Lesson learned: Live frugally, pass on to the next generation.
Jeff GreenfieldNotable: CNN political analyst.
Bankrate: Do you have an investment strategy?
Greenfield: I don't have any investment strategy, but I've never been leveraged. I've always felt that there may be a time when the news business says, "You know, we've had enough of you, Greenfield. Move on," and I never wanted to be in a position to say, "Oh, my God. I've got all these debts that I have to handle." So I've done this pretty cautiously.
I've been lucky enough to live well for a long time. I've been well-compensated for what I do. I don't live large. My needs are not extravagant, but I enjoy life. That's what it's meant for me.
Lesson learned: Don't be extravagant but enjoy life.
Carl HiaasenNotable: journalist, novelist ("Nature Girl").
Bankrate: You always kept your day job. Was that due to an underlying skepticism that the fiction writing would work out?
Hiaasen: Absolutely right. There's no business as unstable for a writer as book publishing. I mean, most people get a paycheck regardless of what kind of week or month or year they've had, they still get a check every week. The security of having the paycheck from the (Miami) Herald coming in was essential, because there are gaps in royalty payments and gaps in the advances you get. At the beginning of each year, I have no idea what I'm going to make that year, none whatsoever, so it's pretty tough to budget when you've got a family, a college plan for your kids, this and that. I could have a great year or I could have a lousy year. If someone in Hollywood buys one of the books, suddenly it's a great year. It is uncertain. When there has been a point in your life that you haven't had any money, you are very careful with it, and I am.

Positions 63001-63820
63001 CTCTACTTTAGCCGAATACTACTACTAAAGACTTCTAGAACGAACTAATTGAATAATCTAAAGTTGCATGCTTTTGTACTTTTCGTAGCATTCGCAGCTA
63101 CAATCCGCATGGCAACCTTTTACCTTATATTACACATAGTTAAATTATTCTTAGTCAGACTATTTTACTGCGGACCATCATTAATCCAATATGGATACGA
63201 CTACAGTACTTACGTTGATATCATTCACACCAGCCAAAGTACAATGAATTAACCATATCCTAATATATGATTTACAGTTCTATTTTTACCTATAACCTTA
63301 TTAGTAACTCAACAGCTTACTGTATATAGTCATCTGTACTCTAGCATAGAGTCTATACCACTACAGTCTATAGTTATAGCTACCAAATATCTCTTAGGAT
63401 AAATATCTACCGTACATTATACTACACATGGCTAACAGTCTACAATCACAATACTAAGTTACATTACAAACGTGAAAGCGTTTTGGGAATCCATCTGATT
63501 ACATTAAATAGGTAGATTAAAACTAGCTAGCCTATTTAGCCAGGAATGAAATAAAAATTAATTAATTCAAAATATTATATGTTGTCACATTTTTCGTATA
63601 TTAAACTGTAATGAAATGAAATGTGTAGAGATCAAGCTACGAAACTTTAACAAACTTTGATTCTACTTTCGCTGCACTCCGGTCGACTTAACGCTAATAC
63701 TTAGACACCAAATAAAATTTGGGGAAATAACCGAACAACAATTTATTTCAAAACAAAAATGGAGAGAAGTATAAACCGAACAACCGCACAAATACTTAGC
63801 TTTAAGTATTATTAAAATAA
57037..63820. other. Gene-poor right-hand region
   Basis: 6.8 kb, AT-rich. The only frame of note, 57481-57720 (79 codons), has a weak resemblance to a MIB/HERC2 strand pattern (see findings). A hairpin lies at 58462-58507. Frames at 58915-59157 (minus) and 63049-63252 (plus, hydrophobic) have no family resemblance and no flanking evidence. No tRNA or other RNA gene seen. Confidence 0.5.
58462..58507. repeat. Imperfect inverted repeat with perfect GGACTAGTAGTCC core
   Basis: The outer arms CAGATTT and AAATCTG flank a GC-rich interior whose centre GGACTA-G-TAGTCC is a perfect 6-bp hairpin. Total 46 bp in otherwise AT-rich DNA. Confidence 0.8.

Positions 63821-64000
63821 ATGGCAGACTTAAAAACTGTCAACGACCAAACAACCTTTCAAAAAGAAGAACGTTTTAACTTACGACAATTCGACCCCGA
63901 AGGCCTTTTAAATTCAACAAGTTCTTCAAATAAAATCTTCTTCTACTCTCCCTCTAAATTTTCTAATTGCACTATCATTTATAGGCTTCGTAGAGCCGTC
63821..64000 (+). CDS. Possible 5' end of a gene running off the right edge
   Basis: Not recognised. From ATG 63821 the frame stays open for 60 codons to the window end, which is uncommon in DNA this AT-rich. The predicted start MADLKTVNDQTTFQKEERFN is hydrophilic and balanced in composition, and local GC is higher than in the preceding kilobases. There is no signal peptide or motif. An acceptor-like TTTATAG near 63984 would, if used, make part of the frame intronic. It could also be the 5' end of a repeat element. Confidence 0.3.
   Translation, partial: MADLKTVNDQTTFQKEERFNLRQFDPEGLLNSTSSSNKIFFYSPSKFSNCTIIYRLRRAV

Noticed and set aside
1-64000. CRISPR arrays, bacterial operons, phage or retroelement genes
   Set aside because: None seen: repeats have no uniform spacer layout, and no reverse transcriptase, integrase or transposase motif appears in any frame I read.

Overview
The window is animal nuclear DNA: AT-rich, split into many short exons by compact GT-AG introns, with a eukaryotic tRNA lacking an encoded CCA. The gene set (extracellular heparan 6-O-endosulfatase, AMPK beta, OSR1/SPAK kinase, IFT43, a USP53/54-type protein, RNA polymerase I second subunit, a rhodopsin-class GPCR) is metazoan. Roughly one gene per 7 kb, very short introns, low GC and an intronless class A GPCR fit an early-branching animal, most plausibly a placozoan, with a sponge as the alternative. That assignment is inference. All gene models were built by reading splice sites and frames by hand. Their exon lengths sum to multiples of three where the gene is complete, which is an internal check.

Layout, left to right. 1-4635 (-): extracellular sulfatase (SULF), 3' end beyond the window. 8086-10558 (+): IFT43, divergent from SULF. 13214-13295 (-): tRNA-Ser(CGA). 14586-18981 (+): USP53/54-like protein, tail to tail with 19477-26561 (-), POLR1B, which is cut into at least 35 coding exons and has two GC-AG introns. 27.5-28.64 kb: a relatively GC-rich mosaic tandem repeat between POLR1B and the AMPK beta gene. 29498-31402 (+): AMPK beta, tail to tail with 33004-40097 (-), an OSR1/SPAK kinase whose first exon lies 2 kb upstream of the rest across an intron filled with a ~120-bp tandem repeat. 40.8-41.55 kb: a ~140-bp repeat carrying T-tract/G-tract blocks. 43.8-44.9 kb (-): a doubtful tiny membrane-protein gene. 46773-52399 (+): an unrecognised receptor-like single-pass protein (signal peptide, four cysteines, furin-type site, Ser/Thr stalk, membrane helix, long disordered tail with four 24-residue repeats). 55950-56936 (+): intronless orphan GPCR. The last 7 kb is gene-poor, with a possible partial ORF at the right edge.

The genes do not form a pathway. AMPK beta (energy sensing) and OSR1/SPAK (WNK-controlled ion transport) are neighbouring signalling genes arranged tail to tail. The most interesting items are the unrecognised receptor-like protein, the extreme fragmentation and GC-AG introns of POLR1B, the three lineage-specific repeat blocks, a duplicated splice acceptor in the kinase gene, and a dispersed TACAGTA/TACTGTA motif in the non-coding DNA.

Lesson learned: If you can't predict what your income will be, it's important to budget.
Meg TillyNotable: actress ("Fame," "The Big Chill"), author ("Singing Songs").
Bankrate: How did you survive your very poor childhood?
Tilly: I worked as a waitress from the time I was 14. That was Fridays and Saturdays, usually until 2:30 or 3 in the morning. It was hard work, but I was really excited because I was earning money. Then I worked at a deli and the restaurant. I had been saving that money. You make money where you can and you save. Coming from that kind of background, you either learn how to save or you learn how to spend. I saved because it gave me a sense of having choices in my life.
Bankrate: "Fame" opened a lot of doors for you and helped end the lean years. Were you prepared to handle success?
Tilly: When I danced in "Fame" that was more money than I'd ever seen. It was like, "Holy cow!" I saved most of it, but I did splurge a little. If we had a really long day shoot where we were dancing on concrete all day, I would go to a Chinese takeout and get beef with broccoli -- and that would last for several dinners. Otherwise, I would get a big chicken and make a big soup out of it, and that would last me for a week. That's how I kept my expenses down in New York.
Lesson learned: Eating in will help you save money, and saving money will give you choices in life.
Updated Feb. 23, 2007